23. Horses’ Bones

  Let the air be alive with peacocks as on that day

he almost believed in something–was it god or her ass–

and the moment gone. His wife became a cloistered nun

and left him with the children. Her last message from beyond the veil

channeled Proust, whom she’d never read:

The laborious process of causation, which sooner or later will bring about

every possible effect, including, consequently, those which one had believed to be least possible, naturally slow at times, is rendered slower still by our desire (which in seeking to accelerate only obstructs it), by our very existence, and come to fruition only when we have ceased to desire, and sometimes ceased to live. (WBG, 58)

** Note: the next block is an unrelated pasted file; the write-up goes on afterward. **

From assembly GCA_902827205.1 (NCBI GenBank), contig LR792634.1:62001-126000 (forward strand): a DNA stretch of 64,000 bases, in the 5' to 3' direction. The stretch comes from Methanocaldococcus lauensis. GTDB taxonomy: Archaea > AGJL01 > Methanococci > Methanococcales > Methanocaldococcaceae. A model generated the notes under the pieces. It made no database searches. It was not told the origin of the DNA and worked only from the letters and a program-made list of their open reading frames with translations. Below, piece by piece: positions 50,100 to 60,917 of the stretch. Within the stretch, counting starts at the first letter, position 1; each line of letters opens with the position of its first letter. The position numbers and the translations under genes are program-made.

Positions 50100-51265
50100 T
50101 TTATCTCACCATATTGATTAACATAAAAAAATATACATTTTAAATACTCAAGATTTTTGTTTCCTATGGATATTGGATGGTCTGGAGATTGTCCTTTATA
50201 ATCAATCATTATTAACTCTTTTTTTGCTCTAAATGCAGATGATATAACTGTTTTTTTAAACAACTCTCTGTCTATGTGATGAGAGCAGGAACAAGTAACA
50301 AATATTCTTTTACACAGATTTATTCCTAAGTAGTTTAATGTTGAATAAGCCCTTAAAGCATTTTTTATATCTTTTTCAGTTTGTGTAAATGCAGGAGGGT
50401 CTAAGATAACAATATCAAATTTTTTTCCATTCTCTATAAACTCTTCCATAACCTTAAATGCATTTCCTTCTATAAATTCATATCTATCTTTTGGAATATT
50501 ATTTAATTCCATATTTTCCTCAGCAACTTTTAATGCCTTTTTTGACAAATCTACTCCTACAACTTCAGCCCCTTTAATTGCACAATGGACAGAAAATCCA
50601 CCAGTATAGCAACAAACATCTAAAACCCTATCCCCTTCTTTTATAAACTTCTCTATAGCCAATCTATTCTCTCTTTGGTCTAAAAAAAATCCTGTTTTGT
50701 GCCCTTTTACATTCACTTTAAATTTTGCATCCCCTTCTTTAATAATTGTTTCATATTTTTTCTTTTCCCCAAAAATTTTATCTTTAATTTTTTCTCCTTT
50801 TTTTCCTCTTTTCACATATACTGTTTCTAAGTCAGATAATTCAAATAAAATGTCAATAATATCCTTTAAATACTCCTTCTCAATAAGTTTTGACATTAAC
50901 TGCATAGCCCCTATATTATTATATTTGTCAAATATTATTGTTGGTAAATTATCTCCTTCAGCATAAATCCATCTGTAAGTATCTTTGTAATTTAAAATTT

To desire is to live, he has believed that.

Desire begets the poem, engenders the child, confers suffering.

It was the last thing he expected, to be immobilized

by consequences. Elena’s plane leaves before dawn,

he drives back alone in the rain. What to do with tears,

esthetically fraudulent, as someone said, but nonetheless

wet, and the sobs she asked him to hold until she was gone,

not wanting to weep with him on the sidewalk,

briefly return at the bend of the airport exit road,

illuminated by flashing red. His headlights pick up

the skeletal form of the horse sculpture that in daylight

is gracefully raw and at night a talisman of loss,

the empty interior, bright bones balanced on the body’s recollection.

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